Insight Squared offers many options for trending Salesforce data.Outside of what Salesforce gives us, there are other more powerful options available.  One paid app that offers great insight into trends in your data is InsightSquared.  InsightSquared is a Cambridge, MA based analytics company with offerings for Salesforce, QuickBooks, and staffing and recruiting.  They give away a number of free analytics apps on the AppExchange.  At OpFocus we use a combination of native Salesforce Dashboards and InsightSquared’s sales and marketing analytics to drive our business.[/fusion_text]

David Carnes - Founder & CEO

about the author

David Carnes

David’s role as Chairman & Chief Digital Evangelist is centered around driving meaningful client engagement and business development. The key to this is serving as an advisor to OpFocus’ SaaS clients as they scale their revenue operations and embrace digital transformation.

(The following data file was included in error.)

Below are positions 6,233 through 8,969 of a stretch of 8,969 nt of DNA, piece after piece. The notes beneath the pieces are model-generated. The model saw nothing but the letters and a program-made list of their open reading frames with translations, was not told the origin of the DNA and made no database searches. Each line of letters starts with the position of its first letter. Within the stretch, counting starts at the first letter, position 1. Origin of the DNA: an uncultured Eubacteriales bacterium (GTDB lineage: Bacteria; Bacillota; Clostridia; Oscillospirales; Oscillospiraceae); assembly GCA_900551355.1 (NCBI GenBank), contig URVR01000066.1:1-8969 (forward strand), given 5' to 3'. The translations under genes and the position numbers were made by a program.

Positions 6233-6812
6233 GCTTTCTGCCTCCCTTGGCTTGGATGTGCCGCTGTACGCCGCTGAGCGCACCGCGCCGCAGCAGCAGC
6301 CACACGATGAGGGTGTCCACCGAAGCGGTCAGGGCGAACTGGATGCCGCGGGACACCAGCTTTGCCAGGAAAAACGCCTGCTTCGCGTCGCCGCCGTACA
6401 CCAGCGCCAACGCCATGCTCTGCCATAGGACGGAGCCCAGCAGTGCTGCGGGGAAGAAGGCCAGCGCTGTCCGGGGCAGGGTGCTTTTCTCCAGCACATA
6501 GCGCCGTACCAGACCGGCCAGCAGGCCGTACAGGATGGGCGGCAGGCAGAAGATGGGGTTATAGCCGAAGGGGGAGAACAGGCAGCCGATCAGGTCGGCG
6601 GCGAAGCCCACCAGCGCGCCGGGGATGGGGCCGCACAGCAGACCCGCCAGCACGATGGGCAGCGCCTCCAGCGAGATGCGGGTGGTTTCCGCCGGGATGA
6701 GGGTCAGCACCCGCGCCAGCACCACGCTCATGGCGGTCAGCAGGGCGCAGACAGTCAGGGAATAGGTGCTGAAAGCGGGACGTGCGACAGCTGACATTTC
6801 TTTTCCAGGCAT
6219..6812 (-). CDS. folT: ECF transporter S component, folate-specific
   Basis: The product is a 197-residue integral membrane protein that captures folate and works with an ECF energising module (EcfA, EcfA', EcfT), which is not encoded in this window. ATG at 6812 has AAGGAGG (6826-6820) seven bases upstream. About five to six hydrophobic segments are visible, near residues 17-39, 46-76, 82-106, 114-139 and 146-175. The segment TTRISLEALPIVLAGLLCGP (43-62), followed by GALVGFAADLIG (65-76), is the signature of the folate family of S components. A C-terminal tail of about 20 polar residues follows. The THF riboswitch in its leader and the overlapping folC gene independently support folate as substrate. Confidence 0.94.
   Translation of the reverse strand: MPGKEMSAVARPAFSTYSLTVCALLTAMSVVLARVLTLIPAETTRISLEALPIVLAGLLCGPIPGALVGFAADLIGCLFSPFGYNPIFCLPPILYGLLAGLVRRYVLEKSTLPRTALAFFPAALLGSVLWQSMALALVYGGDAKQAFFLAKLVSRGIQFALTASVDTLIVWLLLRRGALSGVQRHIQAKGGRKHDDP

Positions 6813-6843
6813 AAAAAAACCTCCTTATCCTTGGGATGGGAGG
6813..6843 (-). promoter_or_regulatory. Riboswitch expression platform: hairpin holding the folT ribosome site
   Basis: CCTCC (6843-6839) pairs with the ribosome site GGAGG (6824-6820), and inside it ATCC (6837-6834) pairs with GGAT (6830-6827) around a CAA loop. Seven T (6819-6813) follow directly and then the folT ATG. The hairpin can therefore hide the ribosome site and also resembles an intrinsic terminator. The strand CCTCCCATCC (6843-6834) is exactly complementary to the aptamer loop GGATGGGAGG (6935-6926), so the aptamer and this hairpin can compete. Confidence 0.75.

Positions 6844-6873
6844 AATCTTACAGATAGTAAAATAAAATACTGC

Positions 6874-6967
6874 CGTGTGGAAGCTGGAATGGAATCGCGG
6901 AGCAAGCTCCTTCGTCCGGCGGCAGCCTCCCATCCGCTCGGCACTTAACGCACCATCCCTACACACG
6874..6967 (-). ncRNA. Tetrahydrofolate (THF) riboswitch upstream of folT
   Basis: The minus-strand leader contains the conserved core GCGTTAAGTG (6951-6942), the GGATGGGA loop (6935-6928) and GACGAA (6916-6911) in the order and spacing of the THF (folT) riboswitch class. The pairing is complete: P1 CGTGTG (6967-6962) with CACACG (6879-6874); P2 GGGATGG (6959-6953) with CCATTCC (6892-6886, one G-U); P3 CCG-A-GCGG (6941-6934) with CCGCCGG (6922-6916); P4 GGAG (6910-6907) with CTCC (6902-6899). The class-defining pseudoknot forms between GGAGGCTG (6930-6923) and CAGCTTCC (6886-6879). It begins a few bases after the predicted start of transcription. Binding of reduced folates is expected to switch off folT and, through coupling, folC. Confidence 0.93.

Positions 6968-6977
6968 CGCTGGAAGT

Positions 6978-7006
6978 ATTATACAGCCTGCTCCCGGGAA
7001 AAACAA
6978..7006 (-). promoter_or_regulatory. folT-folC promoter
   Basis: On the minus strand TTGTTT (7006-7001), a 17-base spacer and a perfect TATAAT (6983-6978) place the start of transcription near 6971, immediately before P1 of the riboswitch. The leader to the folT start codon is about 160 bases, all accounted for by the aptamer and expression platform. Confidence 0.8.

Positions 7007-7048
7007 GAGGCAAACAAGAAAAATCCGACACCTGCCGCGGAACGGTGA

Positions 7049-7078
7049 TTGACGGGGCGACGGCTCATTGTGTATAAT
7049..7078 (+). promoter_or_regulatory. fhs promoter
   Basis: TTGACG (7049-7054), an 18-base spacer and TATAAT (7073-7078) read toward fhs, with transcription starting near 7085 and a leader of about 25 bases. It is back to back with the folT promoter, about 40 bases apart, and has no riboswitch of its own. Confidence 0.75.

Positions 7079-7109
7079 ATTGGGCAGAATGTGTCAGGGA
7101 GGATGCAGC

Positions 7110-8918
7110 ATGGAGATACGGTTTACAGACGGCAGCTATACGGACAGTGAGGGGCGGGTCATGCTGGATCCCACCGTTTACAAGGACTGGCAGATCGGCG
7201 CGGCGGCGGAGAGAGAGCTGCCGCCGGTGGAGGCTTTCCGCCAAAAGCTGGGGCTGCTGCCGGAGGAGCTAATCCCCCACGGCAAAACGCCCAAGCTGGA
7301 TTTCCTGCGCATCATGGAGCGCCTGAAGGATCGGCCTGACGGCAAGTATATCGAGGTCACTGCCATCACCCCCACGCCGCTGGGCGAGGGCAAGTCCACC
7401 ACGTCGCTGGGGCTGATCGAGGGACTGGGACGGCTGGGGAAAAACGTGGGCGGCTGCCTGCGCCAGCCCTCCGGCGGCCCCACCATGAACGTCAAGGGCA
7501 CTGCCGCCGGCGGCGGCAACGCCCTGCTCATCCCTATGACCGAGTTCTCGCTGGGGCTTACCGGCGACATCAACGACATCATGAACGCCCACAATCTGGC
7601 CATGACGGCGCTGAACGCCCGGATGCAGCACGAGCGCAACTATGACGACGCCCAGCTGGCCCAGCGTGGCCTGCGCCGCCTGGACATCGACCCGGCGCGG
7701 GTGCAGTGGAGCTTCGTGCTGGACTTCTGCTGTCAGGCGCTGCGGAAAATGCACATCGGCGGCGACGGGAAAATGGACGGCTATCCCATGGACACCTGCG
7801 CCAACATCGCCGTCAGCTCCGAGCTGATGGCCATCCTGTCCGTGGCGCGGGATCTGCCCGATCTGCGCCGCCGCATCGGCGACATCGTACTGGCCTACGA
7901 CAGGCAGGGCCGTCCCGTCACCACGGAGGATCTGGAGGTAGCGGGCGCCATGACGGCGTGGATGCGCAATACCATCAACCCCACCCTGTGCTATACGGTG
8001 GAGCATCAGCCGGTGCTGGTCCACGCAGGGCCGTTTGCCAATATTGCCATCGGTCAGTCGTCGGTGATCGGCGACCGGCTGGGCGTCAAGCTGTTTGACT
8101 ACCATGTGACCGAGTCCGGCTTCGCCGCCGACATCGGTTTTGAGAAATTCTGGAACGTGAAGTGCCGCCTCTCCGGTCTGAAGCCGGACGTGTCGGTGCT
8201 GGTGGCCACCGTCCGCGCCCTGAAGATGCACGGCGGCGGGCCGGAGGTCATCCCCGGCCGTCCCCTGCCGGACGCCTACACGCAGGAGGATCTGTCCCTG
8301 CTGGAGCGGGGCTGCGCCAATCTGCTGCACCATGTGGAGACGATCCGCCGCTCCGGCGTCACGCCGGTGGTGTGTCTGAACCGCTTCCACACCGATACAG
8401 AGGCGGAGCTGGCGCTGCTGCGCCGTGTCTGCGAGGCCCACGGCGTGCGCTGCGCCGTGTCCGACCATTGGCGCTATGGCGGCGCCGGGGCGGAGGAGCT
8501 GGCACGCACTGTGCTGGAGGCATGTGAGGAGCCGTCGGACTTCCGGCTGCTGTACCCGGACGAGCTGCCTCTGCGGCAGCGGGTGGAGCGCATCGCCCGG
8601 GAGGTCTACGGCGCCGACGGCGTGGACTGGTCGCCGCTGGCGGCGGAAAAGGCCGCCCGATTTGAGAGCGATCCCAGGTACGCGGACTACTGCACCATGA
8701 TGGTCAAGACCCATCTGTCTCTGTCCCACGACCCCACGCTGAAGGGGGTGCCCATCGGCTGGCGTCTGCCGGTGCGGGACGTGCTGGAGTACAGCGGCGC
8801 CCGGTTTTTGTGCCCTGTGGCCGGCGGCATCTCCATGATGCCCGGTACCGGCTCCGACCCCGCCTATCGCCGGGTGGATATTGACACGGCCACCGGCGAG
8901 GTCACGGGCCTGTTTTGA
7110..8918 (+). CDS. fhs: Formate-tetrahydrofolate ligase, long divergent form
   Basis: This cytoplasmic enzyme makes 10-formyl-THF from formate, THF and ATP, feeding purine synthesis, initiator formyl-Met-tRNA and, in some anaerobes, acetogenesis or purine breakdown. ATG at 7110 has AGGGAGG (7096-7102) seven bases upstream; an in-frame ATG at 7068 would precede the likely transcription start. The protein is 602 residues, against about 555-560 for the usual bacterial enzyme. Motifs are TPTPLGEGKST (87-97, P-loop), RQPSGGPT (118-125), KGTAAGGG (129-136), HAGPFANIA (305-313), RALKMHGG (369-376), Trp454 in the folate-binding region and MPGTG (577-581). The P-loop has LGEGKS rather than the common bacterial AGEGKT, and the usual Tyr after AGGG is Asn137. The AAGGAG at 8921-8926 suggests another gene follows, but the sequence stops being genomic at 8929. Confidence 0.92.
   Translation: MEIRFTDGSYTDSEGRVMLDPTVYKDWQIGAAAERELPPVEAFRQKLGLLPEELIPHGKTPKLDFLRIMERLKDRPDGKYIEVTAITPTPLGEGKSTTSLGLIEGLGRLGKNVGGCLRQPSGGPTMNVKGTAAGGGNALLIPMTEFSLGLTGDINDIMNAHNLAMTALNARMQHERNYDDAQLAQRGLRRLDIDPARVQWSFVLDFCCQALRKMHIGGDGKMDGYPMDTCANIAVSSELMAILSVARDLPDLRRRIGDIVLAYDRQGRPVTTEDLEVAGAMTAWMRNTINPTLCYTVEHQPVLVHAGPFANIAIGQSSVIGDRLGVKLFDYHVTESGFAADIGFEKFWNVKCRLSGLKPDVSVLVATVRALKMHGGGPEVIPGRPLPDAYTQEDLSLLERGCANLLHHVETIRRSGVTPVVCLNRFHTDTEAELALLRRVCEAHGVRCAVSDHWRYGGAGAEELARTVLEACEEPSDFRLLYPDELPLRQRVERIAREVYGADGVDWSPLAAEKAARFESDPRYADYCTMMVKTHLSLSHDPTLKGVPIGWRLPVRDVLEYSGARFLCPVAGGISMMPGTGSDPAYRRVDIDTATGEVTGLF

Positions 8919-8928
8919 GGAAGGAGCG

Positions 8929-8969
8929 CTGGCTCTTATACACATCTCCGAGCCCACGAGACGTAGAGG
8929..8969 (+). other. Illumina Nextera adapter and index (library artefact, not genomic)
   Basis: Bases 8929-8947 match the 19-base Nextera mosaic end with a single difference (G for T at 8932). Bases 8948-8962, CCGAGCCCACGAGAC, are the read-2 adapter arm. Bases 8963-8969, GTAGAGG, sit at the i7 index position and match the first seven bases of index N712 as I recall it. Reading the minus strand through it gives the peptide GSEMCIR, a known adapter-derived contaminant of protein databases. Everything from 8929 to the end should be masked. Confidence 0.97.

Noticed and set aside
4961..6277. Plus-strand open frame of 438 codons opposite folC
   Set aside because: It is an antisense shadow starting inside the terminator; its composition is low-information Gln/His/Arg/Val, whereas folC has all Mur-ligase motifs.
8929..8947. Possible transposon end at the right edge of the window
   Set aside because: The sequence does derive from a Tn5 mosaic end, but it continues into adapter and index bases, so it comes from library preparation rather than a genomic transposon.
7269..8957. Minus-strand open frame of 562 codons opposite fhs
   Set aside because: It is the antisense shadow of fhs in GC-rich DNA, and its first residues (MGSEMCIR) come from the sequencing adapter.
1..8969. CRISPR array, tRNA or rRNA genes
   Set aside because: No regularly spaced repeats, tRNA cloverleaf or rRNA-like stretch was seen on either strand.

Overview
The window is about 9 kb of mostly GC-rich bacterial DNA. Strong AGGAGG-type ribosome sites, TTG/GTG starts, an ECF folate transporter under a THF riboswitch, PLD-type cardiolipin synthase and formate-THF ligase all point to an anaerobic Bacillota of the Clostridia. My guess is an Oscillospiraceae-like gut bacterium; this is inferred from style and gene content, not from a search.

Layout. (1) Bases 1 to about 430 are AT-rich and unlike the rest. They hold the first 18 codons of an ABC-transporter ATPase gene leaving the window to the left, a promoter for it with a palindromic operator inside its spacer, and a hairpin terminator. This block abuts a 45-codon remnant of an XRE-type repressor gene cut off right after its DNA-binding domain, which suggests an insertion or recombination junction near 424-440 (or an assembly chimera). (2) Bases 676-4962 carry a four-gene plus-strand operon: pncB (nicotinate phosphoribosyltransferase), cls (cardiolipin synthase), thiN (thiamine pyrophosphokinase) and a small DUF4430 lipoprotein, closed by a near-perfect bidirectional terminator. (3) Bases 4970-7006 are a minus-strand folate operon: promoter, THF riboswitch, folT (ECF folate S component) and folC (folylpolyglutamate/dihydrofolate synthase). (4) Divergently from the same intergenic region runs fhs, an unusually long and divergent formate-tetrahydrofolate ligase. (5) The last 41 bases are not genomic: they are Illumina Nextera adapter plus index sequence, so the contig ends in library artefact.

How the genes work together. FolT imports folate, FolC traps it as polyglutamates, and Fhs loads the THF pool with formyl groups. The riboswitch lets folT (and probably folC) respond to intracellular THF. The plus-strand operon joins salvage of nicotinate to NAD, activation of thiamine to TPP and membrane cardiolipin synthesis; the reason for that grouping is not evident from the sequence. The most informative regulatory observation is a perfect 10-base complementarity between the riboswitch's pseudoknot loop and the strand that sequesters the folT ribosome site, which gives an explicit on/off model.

In his early career, David worked in IT and operations for software companies, developing an interest in CRM, marketing automation, and analytics while building out systems, processes, data, and reporting for the business teams he supported. He earned a Masters in Software Engineering and credits a Harvard summer class in database management for opening his eyes to what systems could do to support operations. In founding OpFocus in 2006 David took another step toward focusing on business operations, seizing on Salesforce’s vision and never looking back.

David is a frequent speaker at Salesforce and Salesforce community events around the world, mentors through the Trailblazer Mentorship Program hosts Dashboard Dōjō, and serves as a Platform Champion and a Pi-TaP board member. Due to his involvement in the trailblazer community, David’s recently been awarded the position of Salesforce MVP!